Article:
The struggles of our older youth

Matthew Ryan Williams for The New York Times

The recent New York Times article, “After Recession, More Young Adults Are Living on Street,” poignantly chronicles the desperate unemployment and homelessness of our nation’s older youth, ages 18 to 24.

Suffering the highest unemployment of all adults, these young people increasingly slip from status of college student to low-wage worker; then unemployed, drifting place to place, with goals diminishing to simple survival. One youth service provider noted to reporter Susan Saulny, “This is the age when you want to show the world you have value.”

With an estimated 10,995 unaccompanied youth but only 266 youth shelter beds, Chicago is challenged to address the multiple needs of these “transitional age youth.” 

And CCH has a message: Yes, you — young people living on our streets — have value, great value.

CCH is working to address a spectrum of issues confronting unstably housed young adults. Collaborating with providers and youth, CCH fought for and won: new city funding to support 100 additional beds for young adults; a $900,000 increase in state funding for homeless youth programs; and $1 million for drop-in services as part of our work with the Chicago Task Force on Homeless Youth. We daily deploy Youth Futures, a mobile legal aid clinic to reach homeless youth and address legal obstacles barring their access to jobs, housing and school. CCH also offers renewable scholarships to assist homeless youth attend college.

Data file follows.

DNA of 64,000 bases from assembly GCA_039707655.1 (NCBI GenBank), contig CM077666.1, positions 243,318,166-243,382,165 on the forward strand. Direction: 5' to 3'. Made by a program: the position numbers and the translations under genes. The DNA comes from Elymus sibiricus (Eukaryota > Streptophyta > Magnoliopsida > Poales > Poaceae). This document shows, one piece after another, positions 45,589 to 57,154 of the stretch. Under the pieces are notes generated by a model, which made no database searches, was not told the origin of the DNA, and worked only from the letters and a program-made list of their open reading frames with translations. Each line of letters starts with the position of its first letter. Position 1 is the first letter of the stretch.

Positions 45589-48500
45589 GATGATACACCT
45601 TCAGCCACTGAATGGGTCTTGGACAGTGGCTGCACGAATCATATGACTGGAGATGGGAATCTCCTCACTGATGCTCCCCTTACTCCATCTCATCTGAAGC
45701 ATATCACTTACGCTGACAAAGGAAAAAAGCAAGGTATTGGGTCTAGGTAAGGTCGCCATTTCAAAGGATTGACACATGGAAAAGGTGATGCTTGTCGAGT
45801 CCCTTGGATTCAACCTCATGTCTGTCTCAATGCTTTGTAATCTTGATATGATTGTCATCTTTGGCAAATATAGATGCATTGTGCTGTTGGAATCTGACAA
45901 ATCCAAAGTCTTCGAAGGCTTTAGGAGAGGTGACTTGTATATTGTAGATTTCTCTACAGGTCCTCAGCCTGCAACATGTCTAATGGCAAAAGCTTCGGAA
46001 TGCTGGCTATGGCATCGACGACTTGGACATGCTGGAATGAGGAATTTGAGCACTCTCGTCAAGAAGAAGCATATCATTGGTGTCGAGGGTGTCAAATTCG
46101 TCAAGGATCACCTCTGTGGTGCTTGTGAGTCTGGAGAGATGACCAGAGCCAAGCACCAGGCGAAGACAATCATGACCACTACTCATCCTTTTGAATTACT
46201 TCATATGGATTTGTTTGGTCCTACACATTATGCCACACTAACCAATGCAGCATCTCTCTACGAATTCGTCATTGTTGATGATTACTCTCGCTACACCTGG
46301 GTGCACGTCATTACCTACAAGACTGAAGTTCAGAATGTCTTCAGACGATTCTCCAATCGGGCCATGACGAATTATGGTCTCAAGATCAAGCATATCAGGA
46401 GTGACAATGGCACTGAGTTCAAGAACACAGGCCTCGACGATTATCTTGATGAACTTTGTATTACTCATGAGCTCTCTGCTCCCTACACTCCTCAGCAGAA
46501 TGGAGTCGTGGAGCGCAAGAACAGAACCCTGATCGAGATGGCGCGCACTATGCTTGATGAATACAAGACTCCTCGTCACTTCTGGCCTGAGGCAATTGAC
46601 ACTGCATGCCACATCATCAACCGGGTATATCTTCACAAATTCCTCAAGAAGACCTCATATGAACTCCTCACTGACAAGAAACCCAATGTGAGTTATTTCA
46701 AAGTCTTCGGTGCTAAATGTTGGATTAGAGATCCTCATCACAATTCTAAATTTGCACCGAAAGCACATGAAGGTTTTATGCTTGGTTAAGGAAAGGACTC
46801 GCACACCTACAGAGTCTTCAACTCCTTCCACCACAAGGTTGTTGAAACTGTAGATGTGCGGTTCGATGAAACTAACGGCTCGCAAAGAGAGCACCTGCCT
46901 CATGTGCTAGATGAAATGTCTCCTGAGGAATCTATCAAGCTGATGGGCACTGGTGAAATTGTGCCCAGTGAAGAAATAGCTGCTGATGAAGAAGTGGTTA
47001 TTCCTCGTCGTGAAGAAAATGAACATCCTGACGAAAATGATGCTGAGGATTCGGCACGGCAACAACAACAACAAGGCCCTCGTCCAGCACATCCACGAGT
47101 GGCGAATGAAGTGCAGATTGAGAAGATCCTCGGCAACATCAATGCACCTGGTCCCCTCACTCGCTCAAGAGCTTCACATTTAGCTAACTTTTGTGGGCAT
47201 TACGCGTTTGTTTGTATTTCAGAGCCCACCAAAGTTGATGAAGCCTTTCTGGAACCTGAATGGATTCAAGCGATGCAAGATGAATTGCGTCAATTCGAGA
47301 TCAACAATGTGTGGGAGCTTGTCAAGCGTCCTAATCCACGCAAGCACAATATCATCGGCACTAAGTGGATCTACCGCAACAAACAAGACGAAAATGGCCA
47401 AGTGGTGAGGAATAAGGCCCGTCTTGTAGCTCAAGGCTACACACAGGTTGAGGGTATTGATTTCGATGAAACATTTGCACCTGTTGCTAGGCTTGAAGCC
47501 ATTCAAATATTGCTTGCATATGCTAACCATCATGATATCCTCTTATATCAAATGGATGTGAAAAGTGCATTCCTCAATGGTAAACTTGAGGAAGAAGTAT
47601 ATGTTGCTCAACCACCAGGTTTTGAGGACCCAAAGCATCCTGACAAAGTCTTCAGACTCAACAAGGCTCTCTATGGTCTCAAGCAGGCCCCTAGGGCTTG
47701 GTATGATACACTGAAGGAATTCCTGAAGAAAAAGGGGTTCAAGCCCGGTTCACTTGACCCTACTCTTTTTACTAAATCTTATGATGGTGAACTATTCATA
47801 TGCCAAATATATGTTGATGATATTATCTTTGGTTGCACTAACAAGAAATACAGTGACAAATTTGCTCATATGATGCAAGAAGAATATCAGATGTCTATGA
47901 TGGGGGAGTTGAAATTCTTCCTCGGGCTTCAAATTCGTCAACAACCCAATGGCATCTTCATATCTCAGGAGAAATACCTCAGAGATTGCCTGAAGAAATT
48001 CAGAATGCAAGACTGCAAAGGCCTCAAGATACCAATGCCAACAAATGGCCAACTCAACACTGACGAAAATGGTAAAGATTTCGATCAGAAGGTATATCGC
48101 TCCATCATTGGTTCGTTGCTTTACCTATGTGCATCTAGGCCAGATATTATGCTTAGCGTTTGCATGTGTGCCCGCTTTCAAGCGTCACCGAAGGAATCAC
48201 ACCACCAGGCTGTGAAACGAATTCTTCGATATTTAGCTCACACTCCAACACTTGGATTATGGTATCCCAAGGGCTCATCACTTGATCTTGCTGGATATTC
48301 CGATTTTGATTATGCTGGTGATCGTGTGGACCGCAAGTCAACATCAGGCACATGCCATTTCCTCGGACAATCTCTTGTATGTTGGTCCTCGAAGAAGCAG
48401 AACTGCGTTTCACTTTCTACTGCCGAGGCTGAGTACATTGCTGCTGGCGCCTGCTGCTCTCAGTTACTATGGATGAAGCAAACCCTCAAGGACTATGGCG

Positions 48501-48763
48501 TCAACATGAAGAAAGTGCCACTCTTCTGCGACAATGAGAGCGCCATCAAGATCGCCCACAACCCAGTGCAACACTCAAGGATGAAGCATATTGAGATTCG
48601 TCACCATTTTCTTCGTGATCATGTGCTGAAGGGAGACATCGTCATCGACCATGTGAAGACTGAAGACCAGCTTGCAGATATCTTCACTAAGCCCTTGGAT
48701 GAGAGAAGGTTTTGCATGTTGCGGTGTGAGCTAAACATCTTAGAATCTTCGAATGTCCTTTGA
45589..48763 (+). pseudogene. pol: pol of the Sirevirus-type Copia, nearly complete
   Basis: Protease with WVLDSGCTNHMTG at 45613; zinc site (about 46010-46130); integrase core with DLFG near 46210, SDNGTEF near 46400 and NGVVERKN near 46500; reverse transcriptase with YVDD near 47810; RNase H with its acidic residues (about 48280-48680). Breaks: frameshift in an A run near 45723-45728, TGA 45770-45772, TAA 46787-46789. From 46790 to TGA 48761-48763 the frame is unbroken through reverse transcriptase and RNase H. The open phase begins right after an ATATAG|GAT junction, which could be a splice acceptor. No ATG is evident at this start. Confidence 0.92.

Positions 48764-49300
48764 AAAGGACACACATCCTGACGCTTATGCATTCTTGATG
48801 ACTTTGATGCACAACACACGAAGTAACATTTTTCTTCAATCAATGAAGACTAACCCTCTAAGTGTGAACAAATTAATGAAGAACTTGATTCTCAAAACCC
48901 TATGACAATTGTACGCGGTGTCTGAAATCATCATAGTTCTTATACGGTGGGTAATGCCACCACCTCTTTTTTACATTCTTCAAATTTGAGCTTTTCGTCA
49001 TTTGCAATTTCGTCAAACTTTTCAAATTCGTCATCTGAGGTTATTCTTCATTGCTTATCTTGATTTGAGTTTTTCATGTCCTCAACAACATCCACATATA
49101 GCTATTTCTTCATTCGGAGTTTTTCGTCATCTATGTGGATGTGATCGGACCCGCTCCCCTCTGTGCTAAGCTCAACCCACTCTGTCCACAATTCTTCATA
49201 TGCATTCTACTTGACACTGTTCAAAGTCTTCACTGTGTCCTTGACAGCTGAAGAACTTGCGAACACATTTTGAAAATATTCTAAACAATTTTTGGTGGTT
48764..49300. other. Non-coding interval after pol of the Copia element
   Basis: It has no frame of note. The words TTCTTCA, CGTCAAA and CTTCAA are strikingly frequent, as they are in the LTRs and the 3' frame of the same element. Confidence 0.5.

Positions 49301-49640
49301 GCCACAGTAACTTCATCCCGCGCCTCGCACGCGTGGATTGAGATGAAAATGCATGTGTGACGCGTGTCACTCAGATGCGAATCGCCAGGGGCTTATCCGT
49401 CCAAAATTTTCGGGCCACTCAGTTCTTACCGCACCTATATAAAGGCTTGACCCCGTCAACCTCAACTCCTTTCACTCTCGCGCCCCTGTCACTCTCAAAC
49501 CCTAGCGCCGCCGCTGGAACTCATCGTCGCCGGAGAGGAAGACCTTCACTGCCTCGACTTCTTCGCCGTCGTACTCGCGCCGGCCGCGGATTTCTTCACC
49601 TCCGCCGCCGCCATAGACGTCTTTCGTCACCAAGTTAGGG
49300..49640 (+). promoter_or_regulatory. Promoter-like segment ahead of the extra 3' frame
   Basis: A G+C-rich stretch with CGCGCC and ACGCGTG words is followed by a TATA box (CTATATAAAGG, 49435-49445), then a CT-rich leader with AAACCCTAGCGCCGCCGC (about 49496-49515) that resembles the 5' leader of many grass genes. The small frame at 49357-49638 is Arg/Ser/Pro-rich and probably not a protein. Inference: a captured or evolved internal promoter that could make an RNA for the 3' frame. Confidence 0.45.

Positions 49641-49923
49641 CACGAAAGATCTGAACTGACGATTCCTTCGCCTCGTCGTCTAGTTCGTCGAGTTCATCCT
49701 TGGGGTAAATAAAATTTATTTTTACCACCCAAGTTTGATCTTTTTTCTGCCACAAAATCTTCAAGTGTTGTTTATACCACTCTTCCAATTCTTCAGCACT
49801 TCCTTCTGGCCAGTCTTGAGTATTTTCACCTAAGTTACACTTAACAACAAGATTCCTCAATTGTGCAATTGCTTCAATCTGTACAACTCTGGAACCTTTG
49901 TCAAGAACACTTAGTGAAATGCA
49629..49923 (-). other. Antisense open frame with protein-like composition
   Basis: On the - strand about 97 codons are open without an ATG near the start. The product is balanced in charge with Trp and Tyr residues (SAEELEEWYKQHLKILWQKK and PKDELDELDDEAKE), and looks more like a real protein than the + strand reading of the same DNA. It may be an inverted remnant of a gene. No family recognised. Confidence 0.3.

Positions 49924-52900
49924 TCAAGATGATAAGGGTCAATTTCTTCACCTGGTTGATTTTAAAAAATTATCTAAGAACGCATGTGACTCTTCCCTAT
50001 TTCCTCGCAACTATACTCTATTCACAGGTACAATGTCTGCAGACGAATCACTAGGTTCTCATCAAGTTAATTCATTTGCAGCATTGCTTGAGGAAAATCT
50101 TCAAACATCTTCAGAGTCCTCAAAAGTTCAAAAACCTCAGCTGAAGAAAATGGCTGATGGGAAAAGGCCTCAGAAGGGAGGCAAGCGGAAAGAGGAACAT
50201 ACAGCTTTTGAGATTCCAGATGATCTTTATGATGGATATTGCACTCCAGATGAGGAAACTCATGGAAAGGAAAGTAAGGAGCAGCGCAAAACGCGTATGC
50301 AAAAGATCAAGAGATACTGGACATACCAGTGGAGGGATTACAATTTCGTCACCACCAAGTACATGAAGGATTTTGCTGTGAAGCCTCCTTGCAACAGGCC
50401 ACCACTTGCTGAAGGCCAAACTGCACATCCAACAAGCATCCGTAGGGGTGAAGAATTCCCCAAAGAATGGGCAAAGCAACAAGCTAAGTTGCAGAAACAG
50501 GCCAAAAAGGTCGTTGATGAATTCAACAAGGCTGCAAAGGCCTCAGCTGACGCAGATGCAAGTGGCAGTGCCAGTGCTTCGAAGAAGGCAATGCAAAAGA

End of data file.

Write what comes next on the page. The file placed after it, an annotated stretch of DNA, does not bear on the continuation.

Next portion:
Distressingly, many impoverished young adults trying to move their education forward are forced to choose between inadequate nutrition and attending school full time. By designating certain programs in community colleges as appropriate employment and training programs, the Illinois Department of Human Services could enable such students to obtain access to food stamps and achieve college graduation.

In this new year, won’t you join us in working for this change?

– Laurene Heybach, Director, The Law Project